A well conceived energy policy should address the needs and avail of opportunities in social, environmental, technical, regulatory, and economic dimensions. SEAI is committed to maintaining a central role in providing defensible evidence and analysis that supports the implementation of policy on the ground.
Sustainable energy is no longer simply one facet of energy policy. Rather, attaining sustainability has become a primary goal. In working towards a transition to this goal, there are tensions and synergies between the three pillars of energy policy (namely: competitiveness, environment, and security).
A sense of urgency is required in this action as highlighted in the EU Green Paper on Energy, “Europe must act urgently: it takes many years to bring innovation on stream in the energy sector. It must also continue to promote diversity – of energy type, country of origin and transit. In this way it will create the conditions for growth, jobs, greater security and a better environment. Work has been progressing…but given recent developments on energy markets, a new European impetus is needed.”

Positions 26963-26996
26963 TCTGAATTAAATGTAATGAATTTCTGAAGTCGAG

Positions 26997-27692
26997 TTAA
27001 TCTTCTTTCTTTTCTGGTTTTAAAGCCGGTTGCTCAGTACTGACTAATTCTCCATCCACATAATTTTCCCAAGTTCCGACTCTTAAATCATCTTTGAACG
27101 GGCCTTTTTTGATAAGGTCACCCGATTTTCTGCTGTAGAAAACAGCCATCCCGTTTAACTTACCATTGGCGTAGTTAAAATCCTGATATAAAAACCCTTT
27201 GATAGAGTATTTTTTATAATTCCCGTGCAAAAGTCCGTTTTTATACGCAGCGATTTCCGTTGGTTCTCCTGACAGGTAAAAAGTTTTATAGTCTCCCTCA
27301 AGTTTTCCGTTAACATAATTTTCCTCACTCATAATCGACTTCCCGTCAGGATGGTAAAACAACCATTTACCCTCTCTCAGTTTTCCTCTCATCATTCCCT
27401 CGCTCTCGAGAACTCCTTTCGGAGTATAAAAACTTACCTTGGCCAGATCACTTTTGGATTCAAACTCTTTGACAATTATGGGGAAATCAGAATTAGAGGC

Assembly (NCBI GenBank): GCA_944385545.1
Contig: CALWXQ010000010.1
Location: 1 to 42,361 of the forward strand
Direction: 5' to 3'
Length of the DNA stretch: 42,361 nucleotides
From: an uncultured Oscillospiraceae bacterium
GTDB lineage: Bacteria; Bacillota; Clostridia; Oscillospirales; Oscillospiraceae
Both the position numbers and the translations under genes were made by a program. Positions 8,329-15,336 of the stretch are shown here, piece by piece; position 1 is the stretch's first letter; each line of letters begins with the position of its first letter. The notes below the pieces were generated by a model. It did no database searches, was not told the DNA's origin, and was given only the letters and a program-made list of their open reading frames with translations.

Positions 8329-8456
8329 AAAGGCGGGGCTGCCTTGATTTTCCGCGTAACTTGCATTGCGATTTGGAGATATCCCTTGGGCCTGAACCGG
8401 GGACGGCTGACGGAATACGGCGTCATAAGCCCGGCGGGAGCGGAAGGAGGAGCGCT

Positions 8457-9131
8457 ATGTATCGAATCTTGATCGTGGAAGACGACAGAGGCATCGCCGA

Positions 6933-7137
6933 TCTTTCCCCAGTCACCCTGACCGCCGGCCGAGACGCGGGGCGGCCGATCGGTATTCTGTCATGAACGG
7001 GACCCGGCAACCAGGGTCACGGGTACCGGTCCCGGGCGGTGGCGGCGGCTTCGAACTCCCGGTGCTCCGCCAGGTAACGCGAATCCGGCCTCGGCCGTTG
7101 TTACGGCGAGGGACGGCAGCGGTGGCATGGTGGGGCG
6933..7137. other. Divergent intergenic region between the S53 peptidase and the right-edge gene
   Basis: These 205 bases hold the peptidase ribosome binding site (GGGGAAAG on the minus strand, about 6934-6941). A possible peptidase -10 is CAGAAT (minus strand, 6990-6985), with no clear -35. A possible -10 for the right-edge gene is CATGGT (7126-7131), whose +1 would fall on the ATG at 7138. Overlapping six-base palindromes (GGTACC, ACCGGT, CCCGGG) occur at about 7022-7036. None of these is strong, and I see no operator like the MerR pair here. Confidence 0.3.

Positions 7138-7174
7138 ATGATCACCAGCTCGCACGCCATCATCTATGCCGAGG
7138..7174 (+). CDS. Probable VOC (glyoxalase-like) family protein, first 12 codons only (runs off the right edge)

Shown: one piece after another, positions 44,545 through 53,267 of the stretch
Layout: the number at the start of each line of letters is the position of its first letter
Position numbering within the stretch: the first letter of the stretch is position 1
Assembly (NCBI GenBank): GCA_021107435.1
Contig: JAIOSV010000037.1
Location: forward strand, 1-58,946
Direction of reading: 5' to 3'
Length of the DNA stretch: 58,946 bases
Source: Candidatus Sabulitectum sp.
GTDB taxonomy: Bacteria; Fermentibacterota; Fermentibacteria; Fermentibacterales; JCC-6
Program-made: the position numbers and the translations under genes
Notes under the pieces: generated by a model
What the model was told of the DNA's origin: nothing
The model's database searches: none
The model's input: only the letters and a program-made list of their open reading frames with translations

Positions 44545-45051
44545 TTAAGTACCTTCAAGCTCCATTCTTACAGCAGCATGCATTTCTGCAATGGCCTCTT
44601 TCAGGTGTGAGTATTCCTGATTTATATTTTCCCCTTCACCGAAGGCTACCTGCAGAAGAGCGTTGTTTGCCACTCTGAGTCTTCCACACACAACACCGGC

The G8 leaders at the July, 2006 St. Petersburg Summit created a position paper on the issue of global energy security. It notes, “Energy is essential to improving the quality of life and opportunities in developed and developing nations. Therefore, ensuring sufficient, reliable and environmentally responsible supplies of energy at prices reflecting market fundamentals is a challenge for our countries and for mankind as a whole.”
SEAI’s programmes and policy advice are informed and influenced by a wide range of actors. By participating in international fora, supporting interactions with Brussels, and engaging with national stakeholders we can best gain a coherent picture of the energy landscape. The following three sections outline a number of the key drivers for energy policy.
1. National Policy drivers
2. European Union Drivers
3. International Context